In the vast, expansive sea that is the latest make-up trends lies one constant: its cyclical nature. No fad is too extreme nor audacious, with every style and movement harbouring the potential to make a reappearance—this time sporting a new name or a revamped reputation that precedes its former image (see: French tips). It comes as no surprise, then, that 2023 has seen the first of such instances. Enter: aegyo-sal make-up.
A technique first espoused by the Hallyu industry, its primary function lies in creating the illusion of small, fatty deposits located underneath the lids. This supposedly creates the impression of a younger-looking appearance; a doe-eyed gaze which has earned it other monikers such as ‘eye smiles’ and ‘love bands.’ Most commonly sported by K-Drama ingénues, aegyo-sal make-up has since been modified in recent times to further emphasise brighter, wider-looking peepers.
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“It can be a tricky trend to ace because of the placement along the lower eye line,” elaborates Rick Yang, professional make-up artist. “It is commonly mistaken as eye bags when not done right. In Korea, individuals often emulate this effect through cosmetic surgical procedures instead, where fillers and fat grafts are injected along the area to create the illusion of puffiness and volume.”
And while that could be a consideration for individuals looking for a permanent solution, the look is easy enough to recreate with make-up—provided you are armed with the right knowledge and know-how. According to another professional hair and make-up artist, Marc Teng, the most common mistake to make is to use products that cake easily. “Or to use products that don’t match your skin tone,” he states. “Anything that gives a grey cast will give the opposite effect, making you look tired and haggard.”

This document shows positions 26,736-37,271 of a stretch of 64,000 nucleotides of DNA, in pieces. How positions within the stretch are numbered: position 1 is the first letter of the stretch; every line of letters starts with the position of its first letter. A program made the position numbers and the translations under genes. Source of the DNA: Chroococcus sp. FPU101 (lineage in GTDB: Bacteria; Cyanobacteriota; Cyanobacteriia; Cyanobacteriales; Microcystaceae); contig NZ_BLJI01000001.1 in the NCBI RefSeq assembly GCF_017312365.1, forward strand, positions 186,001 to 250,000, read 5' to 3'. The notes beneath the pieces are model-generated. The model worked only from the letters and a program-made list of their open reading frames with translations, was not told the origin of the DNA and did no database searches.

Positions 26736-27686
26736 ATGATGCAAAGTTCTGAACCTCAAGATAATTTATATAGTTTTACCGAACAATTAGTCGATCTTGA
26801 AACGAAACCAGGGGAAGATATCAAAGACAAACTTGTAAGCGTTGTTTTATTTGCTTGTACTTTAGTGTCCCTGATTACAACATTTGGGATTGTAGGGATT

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This begs the question: what should you be looking out for instead, in your venture to master aegyo-sal make-up? Below, a comprehensive rundown of the best tools and tricks of the trade to know about.
Less is always more
Teng is an advocate of starting light. “You can always gradually build up the intensity of the colours if you’re new at this,” he remarks. “Think of it as drawing on a double eyelid, just for your under eye instead. It has to appear natural and fade out gradually.”
Always opt for colours that are complementary to your skin tone
“I’d recommend a neutral taupe hue for shading—that’s a good start,” instructs Teng. “Begin with a good eye make-up base first, before you reach for the eyeshadow or pencil.” His personal favourites include Bobbi Brown’s Vitamin Enriched Eye Base paired with the M.A.C Cosmetics Eye Shadow in Omega.
Smile when you’re doing your aegyo-sal make-up to accurately locate the best placement
Take note of where your natural crease appears, and simply highlight that with your chosen eyeshadow or pencil. “The soft, blurred line you’re creating should be almost as wide as your eye’s pupil, with the ends smudged out to create a subtle shadow,” Rick states. For heavy-handed users, he recommends Pixi’s Endless Shade Stick Eyeshadow in the shade MatteCognac. “It’s a very light shade of brown that is easy to blend,” he points out. “If you’re a little more confident in your skills, you can try this with the M.A.C Cosmetics Colour Excess Gel Pencil in the colour Sick Tat Bro.”
Be quick to smudge out your aegyo-sal make-up
Letting your make-up dry down could potentially create harsh lines that are impossible to blend out after. Alternatively, Yang recommends using an eyebrow pencil or liner instead as they tend to come with a more natural finish. “The applicator is usually more precise, too,” he adds. “I swear by the Tarte Quick Stick Waterproof Shadow & Liner in Taupe Luster & Black.”
Add a touch of pearlescent highlighter
“Nowadays, the look is further accentuated by adding highlighter above the crease you have created,” Yang says. “This gives the aegyo-sal make-up an extra dimension as it allows for eyes to appear even more lively than before. You can even dash it on the centre of the eyelids for more definition.”